Another difference between Lilliput and the UK is that one of them is, like Utopia, a fictitious country.
COP26 – A Noddy’s guide
The COP 26 carnival in Glasgow is very much in the news but, except for those international environmental lawyers amongst our readership (hello!), practitioners may not have kept up with what, exactly, the COP26 is trying to achieve. This is intended as a short introduction to the event and what it’s all about.
This is the 26th Conference of the Parties (COP) about global climate issues. The ‘climate COPs’ have met annually since 1995. COP26 aims to bring countries together to agree a comprehensive plan that takes forward coordinated climate action and resolves key issues related to the UN Framework Convention on Climate Change, the Kyoto Protocol and the Paris Agreement. The UK is president of COP 26 but the current COP president (it rotates) is Chile.
There are four COP26 goals. First, the aim is to ‘secure global net zero by mid-century and keep 1.5 degrees within reach’. This goal follows the Paris Agreement at COP21 where every country agreed to work together to limit global warming to well below 2 degrees and to aim for 1.5 degrees. The Paris Agreement set out ‘Nationally Determined Contributions’ (‘NDCs’) which set out the amounts by which each country would reduce their emissions but left unagreed the timing by which these NDCs would be reduced.
The second goal is to ‘adapt to protect communities and natural habitats’. This reflects the fact that a focus on reducing carbon emissions (and hence temperature rises) will be of limited utility if ecosystems and biodiversity are destroyed and also reflects the fact that, for some parts of the world (especially low lying countries) climate change already requires them to build defences and increase the resilience of their infrastructure.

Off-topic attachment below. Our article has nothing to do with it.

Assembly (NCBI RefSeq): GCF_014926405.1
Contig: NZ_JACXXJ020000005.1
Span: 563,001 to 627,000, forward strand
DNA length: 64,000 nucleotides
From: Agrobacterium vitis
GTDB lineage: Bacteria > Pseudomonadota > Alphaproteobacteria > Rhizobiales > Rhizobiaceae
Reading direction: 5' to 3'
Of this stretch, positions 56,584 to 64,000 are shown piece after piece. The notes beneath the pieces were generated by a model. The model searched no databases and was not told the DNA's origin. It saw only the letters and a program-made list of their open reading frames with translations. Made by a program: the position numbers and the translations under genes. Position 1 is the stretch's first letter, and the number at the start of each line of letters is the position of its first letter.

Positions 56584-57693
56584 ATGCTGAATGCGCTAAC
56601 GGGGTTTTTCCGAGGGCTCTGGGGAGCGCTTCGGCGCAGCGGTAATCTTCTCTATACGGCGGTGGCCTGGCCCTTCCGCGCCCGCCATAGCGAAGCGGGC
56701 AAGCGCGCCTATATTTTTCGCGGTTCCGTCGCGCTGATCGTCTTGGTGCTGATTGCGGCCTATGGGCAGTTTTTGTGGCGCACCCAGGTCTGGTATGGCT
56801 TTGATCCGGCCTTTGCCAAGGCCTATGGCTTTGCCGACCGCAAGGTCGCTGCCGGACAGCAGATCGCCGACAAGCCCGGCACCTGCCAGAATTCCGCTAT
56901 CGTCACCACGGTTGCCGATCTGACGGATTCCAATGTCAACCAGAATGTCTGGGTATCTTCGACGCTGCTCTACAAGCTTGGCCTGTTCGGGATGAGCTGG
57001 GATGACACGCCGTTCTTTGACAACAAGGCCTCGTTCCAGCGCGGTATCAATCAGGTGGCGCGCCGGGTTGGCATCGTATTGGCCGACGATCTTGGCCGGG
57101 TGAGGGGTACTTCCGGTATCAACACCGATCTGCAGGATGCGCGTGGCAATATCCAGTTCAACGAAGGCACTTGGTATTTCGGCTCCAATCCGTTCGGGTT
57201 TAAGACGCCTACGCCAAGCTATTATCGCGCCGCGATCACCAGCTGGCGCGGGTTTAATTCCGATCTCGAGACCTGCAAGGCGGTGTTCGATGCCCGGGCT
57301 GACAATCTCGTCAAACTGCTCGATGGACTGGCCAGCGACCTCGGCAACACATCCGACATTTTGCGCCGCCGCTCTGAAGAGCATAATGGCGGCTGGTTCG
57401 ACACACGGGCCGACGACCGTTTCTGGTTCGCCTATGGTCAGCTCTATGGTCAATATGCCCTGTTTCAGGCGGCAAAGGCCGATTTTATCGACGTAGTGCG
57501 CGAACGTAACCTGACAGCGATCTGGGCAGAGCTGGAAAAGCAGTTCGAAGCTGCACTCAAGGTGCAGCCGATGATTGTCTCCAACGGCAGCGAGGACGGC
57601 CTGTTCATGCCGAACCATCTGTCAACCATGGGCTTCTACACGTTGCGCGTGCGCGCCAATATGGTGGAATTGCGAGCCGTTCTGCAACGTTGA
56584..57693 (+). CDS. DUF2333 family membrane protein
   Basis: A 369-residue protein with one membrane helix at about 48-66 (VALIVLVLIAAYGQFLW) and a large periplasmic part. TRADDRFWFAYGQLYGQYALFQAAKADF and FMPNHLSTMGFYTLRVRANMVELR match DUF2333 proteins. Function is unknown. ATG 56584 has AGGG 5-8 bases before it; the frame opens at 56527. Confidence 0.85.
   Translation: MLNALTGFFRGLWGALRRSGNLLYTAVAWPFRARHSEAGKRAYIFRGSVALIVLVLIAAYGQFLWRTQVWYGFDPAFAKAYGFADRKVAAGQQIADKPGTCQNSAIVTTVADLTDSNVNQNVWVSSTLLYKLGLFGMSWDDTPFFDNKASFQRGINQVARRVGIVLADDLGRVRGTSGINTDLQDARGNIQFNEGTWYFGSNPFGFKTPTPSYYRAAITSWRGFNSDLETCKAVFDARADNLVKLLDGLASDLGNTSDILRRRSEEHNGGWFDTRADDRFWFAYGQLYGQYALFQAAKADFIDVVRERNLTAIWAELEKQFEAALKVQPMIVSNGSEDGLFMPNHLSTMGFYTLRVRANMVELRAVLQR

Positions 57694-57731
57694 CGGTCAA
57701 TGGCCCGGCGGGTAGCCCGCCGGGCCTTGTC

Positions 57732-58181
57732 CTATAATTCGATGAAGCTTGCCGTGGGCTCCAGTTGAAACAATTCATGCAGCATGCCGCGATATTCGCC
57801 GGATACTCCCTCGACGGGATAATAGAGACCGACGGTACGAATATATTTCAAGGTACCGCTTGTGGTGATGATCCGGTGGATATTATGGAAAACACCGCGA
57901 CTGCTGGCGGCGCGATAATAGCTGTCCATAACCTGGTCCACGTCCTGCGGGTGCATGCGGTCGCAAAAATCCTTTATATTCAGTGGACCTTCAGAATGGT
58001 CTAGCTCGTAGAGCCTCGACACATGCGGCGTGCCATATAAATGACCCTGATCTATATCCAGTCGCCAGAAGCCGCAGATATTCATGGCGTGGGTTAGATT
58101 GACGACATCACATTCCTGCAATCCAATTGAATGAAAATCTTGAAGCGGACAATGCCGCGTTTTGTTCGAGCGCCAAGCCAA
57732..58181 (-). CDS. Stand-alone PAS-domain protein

Thirdly, COP26 aims to end with an agreement to ‘mobilise finance’. The stated goal of the parties is to mobilise at least $100bn of climate finance a year by 2020 to pay for the transition away from our carbon-intensive civilisation.
Fourthly, COP 26 aims to ‘work together to deliver’. While at first glance this may seem the most nebulous of the COP26 goals, this actually is the opposite as it is reference to the desire to finalise the Paris Rulebook setting out Nationally Determined Contributions from carbon, to set the rules for the transparent reporting of action, to set common timetables for emission reduction commitments and agree mechanisms between the parties for addressing loss and damage from climate change. This is where the thousands of negotiators, UN staff and diplomats in Glasgow will earn their keep.